If you're already a Justin King fan, you know this Guitar Gods interview is way past due. If you're not, then one listen and you will be. For more info, check out his site JustinKing.Com.
I had the opportunity to speak to Justin recently. Check it out!
1) What are your current projects?
I've been touring like a stray dog, James Taylor, Al Green, North Mississippi All-Stars, Nickel Creek, Steve Winwood, Charlie Hunter, building a fabulous recording facility, Blackberry Hill Studios, and developing a kinship with Jamesons Whiskey.
I am currently working on two projects, the first is a more songwriting based record with vocals and a full band. I wrote all the tunes over the past two years and I'm doing lead vocals as well as guitar and piano. The second project is a record I've been working on with James West, the percussionist on my last record, 'Le Bleu'. Apart from loving 'World' music and more 'organic' acoustic music, James and I are both big fans of artists like Bjork, Sigur Roos, and some of the new Radiohead stuff, basically electronica done musically, sans techno and endless looping. We like making our own sounds in the studio and then mess with them and turn them into our own little monsters....
SO, the goal of the project is to mix instrumental acoustic guitar, with interesting and complimentary electronic sounds, and to do it so that it makes sense, so that it adds to the songs and does not trample the quality of the guitar, which is still the central focus. I'd like to think that we are trying to push the boundary of where you would normally think instrumental guitar would fit, its very challenging to find the balance within the tunes sometimes, and its a challenge to fuse the two styles in a way that when you listen to it your like: "Wow, that really works, that's different AND good".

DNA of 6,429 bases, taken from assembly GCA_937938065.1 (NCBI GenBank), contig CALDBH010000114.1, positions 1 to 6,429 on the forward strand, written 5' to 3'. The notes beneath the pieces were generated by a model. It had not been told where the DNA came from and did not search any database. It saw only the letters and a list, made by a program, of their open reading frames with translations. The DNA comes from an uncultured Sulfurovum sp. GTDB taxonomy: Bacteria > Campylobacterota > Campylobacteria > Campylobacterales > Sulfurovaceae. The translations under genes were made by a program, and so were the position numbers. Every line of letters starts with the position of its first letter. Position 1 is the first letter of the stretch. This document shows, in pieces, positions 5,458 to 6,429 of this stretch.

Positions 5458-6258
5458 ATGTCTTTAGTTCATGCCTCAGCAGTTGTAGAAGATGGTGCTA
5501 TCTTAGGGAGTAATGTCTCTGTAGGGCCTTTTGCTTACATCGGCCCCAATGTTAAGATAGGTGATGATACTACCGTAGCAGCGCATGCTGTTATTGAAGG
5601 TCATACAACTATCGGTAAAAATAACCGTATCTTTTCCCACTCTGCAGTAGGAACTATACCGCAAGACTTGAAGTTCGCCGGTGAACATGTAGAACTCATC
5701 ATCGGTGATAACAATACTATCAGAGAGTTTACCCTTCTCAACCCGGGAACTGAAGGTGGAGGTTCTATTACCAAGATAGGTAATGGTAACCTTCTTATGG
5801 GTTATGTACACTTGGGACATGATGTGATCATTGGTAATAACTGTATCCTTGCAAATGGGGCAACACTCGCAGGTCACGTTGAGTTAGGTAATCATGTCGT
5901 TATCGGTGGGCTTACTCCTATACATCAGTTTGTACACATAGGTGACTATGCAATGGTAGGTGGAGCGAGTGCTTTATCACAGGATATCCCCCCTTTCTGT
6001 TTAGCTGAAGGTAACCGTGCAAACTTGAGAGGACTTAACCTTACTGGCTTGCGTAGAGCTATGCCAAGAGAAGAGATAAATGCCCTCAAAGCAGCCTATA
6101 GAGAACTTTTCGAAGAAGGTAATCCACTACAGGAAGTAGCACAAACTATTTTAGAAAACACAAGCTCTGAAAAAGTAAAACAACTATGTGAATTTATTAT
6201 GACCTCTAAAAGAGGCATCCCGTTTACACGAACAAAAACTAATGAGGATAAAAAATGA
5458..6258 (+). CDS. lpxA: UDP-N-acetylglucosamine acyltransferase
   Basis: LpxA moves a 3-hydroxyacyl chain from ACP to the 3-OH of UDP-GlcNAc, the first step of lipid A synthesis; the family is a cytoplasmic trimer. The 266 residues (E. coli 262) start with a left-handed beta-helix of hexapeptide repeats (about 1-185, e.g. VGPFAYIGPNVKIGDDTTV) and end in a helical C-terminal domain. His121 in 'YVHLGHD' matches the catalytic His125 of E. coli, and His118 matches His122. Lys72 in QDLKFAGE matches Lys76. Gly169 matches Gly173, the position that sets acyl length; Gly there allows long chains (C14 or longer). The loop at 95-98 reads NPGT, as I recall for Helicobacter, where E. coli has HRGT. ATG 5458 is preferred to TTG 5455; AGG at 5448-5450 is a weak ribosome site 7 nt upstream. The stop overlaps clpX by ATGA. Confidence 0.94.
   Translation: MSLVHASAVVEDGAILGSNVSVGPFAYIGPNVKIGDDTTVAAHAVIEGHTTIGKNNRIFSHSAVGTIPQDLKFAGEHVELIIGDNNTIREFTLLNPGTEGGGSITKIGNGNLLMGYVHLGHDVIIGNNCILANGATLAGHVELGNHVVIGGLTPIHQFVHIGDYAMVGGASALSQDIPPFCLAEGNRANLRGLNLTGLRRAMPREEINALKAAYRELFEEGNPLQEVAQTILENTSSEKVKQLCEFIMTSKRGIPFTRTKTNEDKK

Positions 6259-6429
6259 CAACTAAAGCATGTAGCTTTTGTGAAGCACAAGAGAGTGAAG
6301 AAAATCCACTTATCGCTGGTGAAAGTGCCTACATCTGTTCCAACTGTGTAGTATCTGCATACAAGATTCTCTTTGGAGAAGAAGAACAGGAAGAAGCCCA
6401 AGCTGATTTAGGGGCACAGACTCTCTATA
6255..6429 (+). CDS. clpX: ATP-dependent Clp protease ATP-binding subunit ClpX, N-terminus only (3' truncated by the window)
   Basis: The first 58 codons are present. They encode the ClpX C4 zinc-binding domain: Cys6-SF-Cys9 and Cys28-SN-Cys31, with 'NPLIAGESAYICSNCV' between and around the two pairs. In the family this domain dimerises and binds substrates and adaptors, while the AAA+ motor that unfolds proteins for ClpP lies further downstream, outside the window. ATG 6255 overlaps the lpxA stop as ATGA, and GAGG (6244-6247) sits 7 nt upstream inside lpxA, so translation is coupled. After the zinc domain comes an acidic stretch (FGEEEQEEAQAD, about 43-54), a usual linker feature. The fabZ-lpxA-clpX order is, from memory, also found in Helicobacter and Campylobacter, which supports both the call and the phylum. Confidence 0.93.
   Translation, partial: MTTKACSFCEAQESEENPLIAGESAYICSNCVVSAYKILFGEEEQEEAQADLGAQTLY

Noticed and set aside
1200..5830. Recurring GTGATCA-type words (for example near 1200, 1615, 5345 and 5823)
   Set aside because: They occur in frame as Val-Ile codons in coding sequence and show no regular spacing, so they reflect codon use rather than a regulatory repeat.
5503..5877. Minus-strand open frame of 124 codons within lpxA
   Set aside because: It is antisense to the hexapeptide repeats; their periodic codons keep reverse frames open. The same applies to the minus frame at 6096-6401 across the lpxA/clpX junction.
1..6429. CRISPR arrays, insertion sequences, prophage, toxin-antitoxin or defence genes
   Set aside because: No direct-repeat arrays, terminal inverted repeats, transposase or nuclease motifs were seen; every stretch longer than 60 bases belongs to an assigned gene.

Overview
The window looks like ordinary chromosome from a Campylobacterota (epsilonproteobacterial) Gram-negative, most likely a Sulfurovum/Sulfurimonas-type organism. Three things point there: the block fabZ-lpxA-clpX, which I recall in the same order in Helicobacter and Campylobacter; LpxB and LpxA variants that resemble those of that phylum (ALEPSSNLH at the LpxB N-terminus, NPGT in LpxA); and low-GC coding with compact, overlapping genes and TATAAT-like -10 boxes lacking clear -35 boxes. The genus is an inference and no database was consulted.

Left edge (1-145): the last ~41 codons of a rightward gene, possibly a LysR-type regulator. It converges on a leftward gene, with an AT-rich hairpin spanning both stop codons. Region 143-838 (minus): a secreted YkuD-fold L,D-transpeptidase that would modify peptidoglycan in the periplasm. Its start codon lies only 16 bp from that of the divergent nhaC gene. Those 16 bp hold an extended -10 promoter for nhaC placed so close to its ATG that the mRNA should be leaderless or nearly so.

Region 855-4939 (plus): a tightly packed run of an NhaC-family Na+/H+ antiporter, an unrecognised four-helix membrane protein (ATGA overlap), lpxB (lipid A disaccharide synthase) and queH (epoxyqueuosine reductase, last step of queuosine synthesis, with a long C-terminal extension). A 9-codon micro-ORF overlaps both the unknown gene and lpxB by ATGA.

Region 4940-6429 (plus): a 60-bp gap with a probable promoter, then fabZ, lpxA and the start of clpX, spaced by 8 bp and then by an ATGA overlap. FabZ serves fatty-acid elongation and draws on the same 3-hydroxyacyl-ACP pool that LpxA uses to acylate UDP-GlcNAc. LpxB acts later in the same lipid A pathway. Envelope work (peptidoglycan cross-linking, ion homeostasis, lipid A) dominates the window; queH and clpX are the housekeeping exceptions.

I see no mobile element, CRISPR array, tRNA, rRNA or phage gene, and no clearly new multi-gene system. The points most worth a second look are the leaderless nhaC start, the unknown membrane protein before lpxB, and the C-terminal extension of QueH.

2) How does this (do these) differ from your past work?
'Le Bleu' was very much influenced by my travels overseas, I think it was more based on various world music styles than the new guitar record is. I've spent a lot of time in large cities on tour and I think its rubbed off a bit on the new project.
3) Do you have one project that you are most proud of as a guitarist?
Constantly making music.
4) Can you give our readers a run-down of your basic gear (live and/or studio)?